Inside was equally beautiful, that is seen immediately upon entering the great hall. The grand staircase leads up to the upper floors, where the family lived a comfortable life style. There were eight bathrooms, nine bedrooms, and fourteen fireplaces. On the southern facade of their home, a conservatory was built as well.
After raising her children to adulthood in this home, Caroline found that the mansion was way too big for her. She worked out a trade deal with George Douglas, and she exchanged homes with the Douglas family, moving into the Douglas home in downtown Cedar Rapids, perhaps to be closer to her children and the organizations & charities that she so generously supported.
In 1906, business entrepreneur George Bruce Douglas and his wife Irene and their three daughters moved into the mansion, with some grand ideas to make this home their own. George tripled the size of the estate, and bought around 25 more acres of land. From 1906-1925, the mansion and its grounds were improved upon and renovated.
1906- A Chicago architect, Howard van Doren Shaw, was hired to plan and supervise the renovations of the mansion, now called Brucemore. The southern entrance to the mansion was moved. A new terrace was added to the north side of the home, offering a great view of their acreage. The great hall was made even more lovely with the addition of butternut paneling and ceiling beams.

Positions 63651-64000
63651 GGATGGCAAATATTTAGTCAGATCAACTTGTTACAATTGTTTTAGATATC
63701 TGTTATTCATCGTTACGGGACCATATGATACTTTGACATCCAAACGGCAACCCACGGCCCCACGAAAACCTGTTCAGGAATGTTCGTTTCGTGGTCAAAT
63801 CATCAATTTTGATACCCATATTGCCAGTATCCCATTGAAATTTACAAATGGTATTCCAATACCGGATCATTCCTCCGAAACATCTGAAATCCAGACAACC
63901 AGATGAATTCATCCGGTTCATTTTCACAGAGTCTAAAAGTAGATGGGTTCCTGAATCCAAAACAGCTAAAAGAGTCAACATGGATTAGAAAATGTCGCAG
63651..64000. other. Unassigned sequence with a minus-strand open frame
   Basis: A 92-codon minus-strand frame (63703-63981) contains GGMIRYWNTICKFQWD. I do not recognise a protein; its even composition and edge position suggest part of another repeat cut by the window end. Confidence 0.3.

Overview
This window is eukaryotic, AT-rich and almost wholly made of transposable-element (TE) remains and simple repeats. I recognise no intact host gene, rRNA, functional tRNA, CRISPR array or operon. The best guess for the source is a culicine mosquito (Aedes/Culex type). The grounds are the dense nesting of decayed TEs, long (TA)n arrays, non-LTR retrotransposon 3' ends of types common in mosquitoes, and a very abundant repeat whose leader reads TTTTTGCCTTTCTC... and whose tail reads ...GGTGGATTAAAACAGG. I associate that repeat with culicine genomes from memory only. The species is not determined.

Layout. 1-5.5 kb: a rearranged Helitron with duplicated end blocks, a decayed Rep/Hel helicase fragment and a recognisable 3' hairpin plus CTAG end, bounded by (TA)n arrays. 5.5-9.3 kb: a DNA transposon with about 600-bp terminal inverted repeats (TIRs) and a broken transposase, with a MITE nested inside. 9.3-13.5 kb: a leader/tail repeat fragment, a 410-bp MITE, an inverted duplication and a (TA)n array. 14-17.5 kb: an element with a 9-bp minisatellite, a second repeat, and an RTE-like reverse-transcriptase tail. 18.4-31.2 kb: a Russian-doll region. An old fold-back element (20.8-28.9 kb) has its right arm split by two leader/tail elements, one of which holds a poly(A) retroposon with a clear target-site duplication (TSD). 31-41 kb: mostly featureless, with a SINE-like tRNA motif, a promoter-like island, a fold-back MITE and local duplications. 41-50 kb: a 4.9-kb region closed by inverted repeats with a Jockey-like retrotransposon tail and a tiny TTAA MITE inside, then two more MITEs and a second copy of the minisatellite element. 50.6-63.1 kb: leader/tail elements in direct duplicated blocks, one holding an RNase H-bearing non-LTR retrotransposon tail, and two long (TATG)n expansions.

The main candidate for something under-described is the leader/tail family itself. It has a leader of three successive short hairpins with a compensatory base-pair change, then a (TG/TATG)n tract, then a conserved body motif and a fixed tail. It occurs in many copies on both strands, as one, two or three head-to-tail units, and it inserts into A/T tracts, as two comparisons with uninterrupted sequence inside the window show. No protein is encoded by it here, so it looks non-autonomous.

Completed by 1915: The servants’ duplex, a barn, bookbindery/squash court, Garden House, a grass tennis court, a duck pond, large formal gardens. Vegetable and cutting gardens were also created.
1920s – A dramatic mural was painted on the wall in the great hall, depicting scenes from Richard Wagner’s opera, The Ring of the Nibelung. A Skinner player organ was installed in the great hall, with its 678 pipes housed on the third floor. The Douglas family not only were pillars of their community, but also supported local artists.